The study was a qualitative study. It was conducted in Zaria local government area of Kaduna state, Nigeria. Five primary health-care centers were chosen based on staff numbers. Centers with at least twenty members of staff were chosen. The centers covered rural, urban, and semi-urban settlements. A total of 27 participants that included all cadres of health personnel in these centers were recruited for the study. Written approval to conduct the study was obtained from the Primary Health Care department of Zaria local government, Kaduna state.
Focus group discussions were conducted to obtain data. Discussions were conducted within the chosen centers. All discussions were conducted between April 12, 2018, and April 19, 2018. Three groups had five participants each, while two groups had six participants each. The discussions were conducted within 2 weeks. Each session of the discussion lasted between 60 and 75 min. The groups comprised the participants, the researcher, a lead moderator, and a notetaker. The discussions were tape recorded.
The research group was introduced to the participants, and verbal consent was obtained from all participants. The sociodemographic characteristics of the participants including name, age, sex, marital status, qualification, and years of service were obtained by the notetaker. A structured focus group discussion guide was used for the discussions. The discussions were tape recorded and transcribed verbatim. Thematic analysis was done for the transcribed data. The thematic analysis was organized into the following seven themes.
- Common presenting complaints by women attending their clinics
- Awareness about cervical cancer as a disease
- Awareness about clinical presentation of cervical cancer
- Awareness about the cause of cervical cancer
- Awareness about the risk factors for cervical cancer
- Awareness about treatment for cervical cancer
- Participation in workshops for the prevention of cervical cancer.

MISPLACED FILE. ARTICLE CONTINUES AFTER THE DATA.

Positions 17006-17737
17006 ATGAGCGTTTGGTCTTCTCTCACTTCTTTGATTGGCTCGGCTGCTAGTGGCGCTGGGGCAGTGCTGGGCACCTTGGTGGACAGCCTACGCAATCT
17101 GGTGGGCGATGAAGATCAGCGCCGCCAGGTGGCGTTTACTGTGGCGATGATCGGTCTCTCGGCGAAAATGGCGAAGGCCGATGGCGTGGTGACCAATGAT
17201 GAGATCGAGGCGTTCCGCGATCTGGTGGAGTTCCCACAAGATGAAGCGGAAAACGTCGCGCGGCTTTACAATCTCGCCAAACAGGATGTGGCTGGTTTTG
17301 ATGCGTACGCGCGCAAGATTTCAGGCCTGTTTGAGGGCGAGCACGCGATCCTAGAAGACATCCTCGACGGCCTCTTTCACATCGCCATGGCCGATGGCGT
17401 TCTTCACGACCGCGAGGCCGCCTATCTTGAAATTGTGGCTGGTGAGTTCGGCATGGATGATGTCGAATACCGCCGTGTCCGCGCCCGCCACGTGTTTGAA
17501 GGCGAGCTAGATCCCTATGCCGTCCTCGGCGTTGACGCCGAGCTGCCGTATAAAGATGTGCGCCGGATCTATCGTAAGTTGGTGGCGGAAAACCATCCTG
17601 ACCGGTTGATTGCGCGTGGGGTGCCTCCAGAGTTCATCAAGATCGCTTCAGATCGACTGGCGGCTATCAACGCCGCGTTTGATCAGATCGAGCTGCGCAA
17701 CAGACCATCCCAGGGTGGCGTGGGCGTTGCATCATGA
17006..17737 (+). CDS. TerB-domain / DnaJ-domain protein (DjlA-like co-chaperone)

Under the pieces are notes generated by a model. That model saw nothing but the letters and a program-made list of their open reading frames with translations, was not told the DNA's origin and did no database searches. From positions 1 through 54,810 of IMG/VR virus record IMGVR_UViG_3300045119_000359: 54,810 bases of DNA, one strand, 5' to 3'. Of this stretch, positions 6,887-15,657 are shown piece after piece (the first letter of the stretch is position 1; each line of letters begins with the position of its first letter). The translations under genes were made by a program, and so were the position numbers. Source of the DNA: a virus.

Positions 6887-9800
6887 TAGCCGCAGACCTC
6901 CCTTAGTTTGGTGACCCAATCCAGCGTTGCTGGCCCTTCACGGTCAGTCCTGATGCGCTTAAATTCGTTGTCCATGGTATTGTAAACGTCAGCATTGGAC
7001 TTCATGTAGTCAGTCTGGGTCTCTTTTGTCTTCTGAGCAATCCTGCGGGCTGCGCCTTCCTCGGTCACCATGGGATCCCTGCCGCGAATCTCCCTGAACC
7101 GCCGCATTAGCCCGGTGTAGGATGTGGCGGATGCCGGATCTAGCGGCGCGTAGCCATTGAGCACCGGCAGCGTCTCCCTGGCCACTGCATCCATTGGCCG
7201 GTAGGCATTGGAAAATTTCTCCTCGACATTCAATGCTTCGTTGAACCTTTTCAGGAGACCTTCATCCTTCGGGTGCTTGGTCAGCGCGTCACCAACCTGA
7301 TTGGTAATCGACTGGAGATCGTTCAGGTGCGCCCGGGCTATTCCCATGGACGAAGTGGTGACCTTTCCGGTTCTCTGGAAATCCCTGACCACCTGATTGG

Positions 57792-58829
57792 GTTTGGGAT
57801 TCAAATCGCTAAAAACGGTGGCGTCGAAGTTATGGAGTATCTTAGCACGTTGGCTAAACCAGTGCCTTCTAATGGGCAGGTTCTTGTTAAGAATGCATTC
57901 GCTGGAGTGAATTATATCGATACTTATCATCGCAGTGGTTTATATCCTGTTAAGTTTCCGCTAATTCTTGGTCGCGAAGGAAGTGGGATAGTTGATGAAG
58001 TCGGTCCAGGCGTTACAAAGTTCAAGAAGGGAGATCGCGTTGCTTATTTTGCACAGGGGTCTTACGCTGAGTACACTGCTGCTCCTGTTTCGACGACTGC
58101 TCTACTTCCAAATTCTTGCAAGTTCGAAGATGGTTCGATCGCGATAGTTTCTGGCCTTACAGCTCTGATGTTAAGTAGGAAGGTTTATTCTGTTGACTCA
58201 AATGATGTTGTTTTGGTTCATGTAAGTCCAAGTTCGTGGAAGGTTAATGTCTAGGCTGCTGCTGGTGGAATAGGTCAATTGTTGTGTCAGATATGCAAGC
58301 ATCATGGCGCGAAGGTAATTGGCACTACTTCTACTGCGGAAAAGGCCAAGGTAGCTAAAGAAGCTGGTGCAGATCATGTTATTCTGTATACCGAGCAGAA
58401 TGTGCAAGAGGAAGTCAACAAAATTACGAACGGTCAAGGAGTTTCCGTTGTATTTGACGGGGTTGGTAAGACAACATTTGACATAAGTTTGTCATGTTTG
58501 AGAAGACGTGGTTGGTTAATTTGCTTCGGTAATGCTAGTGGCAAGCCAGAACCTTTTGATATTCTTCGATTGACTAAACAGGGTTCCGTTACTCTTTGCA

The participants were encouraged to express themselves freely by creating good rapport before the discussions were commenced. Every participant was given the opportunity to respond to all the questions that were asked without interruptions. A brief overview of cervical cancer was given by the researcher at the end of each discussion, and all wrong notions and misconceptions expressed by the participants about cervical cancer during the discussions were also corrected.
Common presenting complaints by women attending their clinics
The common complaints by women attending the primary health-care centers in Zaria included prolonged labor, abnormal vaginal bleeding, abnormal vaginal discharge, malaria, and hypertension. Some women present for family planning services.
“The common complaints by women attending our clinic include fever, abdominal pain, bleeding and vaginal discharge.”
Participants' awareness about cervical cancer as a disease
All participants were aware of cervical cancer.
“It is an abnormal growth on the cervix which can spread to other organs of the body.”
Participants' awareness on clinical presentation of cervical cancer
Most of the participants mentioned vaginal discharge, bleeding, and abdominal pain as the clinical presentation of cervical cancer. Some mentioned swelling of the private part, dyspareunia, recurrent miscarriage, dysmenorrhea, irregular menses, fever, weight loss, nausea, and vaginal itching as clinical presentation of cervical cancer.
“The signs and symptoms of cervical cancer include abnormal bleeding, vaginal discharge and painful intercourse.”
“Patients with cervical cancer present with fever, nausea, weight loss and sometimes there is vaginal itching, discharge and bleeding.”
Participants' awareness about the cause of cervical cancer
Only few participants were aware of human papillomavirus (HPV) as a causative agent of cervical cancer. Some participants mentioned sexual promiscuity as a cause of cervical cancer. Majority of the respondents mentioned use of herbal concoctions, poor hygiene, use of chemicals, and old age as causes of cervical cancer. Some said that cervical cancer is a hereditary disease, while others said that the cause is unknown.
“It is caused by inserting traditional herbal medicines for enjoyment during sexual intercourse, infections and inheritance from parents.”
“It is caused by having multiple sexual partners, by sharing underwear and lack of personal and environmental hygiene.”
“It is caused by a virus called human papilloma virus.”
Participants' awareness about the risk factors for cervical cancer
Use of herbal concoctions and lack of personal hygiene were mainly mentioned as risk factors for cervical cancer. Some of the participants mentioned multiple marriages as a risk factor for developing cervical cancer.